SPARROW models are flexible—they can be applied to any region where there are specific needs for water-quality information and where data to support modeling are abundant.  Five new regional models of streamflow, total nitrogen, total phosphorus and suspended sediment have been developed for the conterminous United States.  Other regional models have been developed previously for the Chesapeake Bay, Mississippi River and the Great Lakes watersheds.


International Models

SPARROW models can be applied in any part of the world where sufficient data are available to support model development. Examples include models developed for New Zealand to identify the primary sources of nutrients to streams (Alexander and others, 2002), and a joint U.S.-Canadian effort to build nutrient models for the entire Great Lakes watershed, to better understand nutrient loading to the lakes (Robertson and others, 2019).


Applications of SPARROW models

Once built and calibrated, SPARROW models can be applied in a variety of ways to better understand the environmental factors affecting water-quality conditions in streams.

  • SPARROW models were applied at the national scale to estimate natural background levels of nutrients to help guide the potential development of nutrient criteria in streams.
  • A model developed for the upper Midwest was used to identify the benefits of management practices designed to limit the amount of agricultural nutrients reaching streams (Garcia and others, 2016).
  • A Chesapeake Bay SPARROW model was used to identify those areas that export nitrogen to streams with the greatest efficiency (Ator and Garcia, 2016).
  • A SPARROW model was used to simulate impacts of climate change on phosphorus load to Lake Michigan (Robertson and others, 2016).


Research using SPARROW models

SPARROW models can be used as tools in research to better understand the environmental processes that affect water-quality conditions. A SPARROW model for the Mississippi drainage was used to evaluate the role of stream size on denitrification and attenuation of nitrogen levels with transport downstream. Previous studies based on a limited number of sites had hypothesized that the rate of denitrification was significantly greater in smaller streams due to greater sediment contact. This was confirmed by the SPARROW model for which the results were consistent with the other studies, but based on a much larger area and many more measurement locations (Alexander and others, 2000).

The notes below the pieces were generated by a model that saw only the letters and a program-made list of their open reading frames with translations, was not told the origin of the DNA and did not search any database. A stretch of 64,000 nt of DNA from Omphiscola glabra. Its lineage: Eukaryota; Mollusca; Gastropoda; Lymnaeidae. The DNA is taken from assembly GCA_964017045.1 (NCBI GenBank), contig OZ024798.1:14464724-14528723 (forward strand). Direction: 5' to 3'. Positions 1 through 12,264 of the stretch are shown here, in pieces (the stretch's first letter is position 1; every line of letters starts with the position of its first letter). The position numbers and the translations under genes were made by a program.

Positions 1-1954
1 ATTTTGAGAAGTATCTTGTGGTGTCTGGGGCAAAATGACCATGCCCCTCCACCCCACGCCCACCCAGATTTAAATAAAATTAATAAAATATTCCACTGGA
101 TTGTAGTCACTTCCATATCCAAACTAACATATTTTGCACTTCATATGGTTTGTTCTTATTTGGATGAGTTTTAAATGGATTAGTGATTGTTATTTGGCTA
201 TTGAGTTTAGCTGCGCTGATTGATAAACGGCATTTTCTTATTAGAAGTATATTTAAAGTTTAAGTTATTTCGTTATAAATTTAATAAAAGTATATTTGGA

The national data bases used in the SPARROW models have value in themselves and can be used for other scientific evaluations. Attributes, such as point sources discharges, agricultural fertilizer / manure nutrients, atmospheric deposition, climate, geology / soils, land cover, hydrologic characteristics and physical characteristics, are available for all catchments in the RF1 and NHDPlus digital stream networks.

Stream network datasets and watershed attribute data

  • The EPA RF1 data set (with attributes) is defined at the 1:500K scale and has stream catchments that are on average 130 km2.
  • The NHDPlus data set (with attributes Version 1.1 and Version 2.1) is defined at the 1:100K scale and has stream catchments that are on average 3 km2.

Descriptions of these data sets and how they are used in SPARROW models can be found in Preston and others (2011).


What’s New …

  • RSPARROW, now available on the USGS GitLab repository, provides the first open-source version of the USGS SPARROW water-quality model, with new features that improve the utility of the model for conducting studies of contaminants in surface waters and informing water resource management decisions.  RSPARROW extends the capabilities of the current proprietary SAS SPARROW version and streamlines user and R developer access to SPARROW modelling technology.
  • Although SPARROW models are typically based on a single time period, dynamic versions of SPARROW models are being developed to take advantage of new data sets. Dynamic SPARROW models will account for temporary storage of contaminants and to simulate seasonal variations. They also will allow simulation of contaminant loads through time to estimate the time needed for management actions on the land to affect loads in streams.